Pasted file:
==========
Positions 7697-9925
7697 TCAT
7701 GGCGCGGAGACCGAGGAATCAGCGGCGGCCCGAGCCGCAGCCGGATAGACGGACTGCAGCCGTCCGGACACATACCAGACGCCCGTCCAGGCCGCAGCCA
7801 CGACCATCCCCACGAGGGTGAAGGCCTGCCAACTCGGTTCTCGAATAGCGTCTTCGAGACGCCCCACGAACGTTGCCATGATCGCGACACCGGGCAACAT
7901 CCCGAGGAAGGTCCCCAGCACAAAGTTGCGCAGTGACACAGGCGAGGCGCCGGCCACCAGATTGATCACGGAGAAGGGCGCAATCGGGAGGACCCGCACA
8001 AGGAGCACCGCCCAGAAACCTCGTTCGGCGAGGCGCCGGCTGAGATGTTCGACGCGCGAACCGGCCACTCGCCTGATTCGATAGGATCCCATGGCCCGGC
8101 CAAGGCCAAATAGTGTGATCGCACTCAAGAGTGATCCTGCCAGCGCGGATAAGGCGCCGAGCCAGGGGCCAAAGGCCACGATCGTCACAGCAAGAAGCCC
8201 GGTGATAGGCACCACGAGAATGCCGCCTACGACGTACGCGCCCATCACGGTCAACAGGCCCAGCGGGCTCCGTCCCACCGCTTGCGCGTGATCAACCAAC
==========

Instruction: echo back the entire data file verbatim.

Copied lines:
Positions 7697-9925
7697 TCAT
7701 GGCGCGGAGACCGAGGAATCAGCGGCGGCCCGAGCCGCAGCCGGATAGACGGACTGCAGCCGTCCGGACACATACCAGACGCCCGTCCAGGCCGCAGCCA
7801 CGACCATCCCCACGAGGGTGAAGGCCTGCCAACTCGGTTCTCGAATAGCGTCTTCGAGACGCCCCACGAACGTTGCCATGATCGCGACACCGGGCAACAT
7901 CCCGAGGAAGGTCCCCAGCACAAAGTTGCGCAGTGACACAGGCGAGGCGCCGGCCACCAGATTGATCACGGAGAAGGGCGCAATCGGGAGGACCCGCACA
8001 AGGAGCACCGCCCAGAAACCTCGTTCGGCGAGGCGCCGGCTGAGATGTTCGACGCGCGAACCGGCCACTCGCCTGATTCGATAGGATCCCATGGCCCGGC
8101 CAAGGCCAAATAGTGTGATCGCACTCAAGAGTGATCCTGCCAGCGCGGATAAGGCGCCGAGCCAGGGGCCAAAGGCCACGATCGTCACAGCAAGAAGCCC
8201 GGTGATAGGCACCACGAGAATGCCGCCTACGACGTACGCGCCCATCACGGTCAACAGGCCCAGCGGGCTCCGTCCCACCGCTTGCGCGTGATCAACCAAC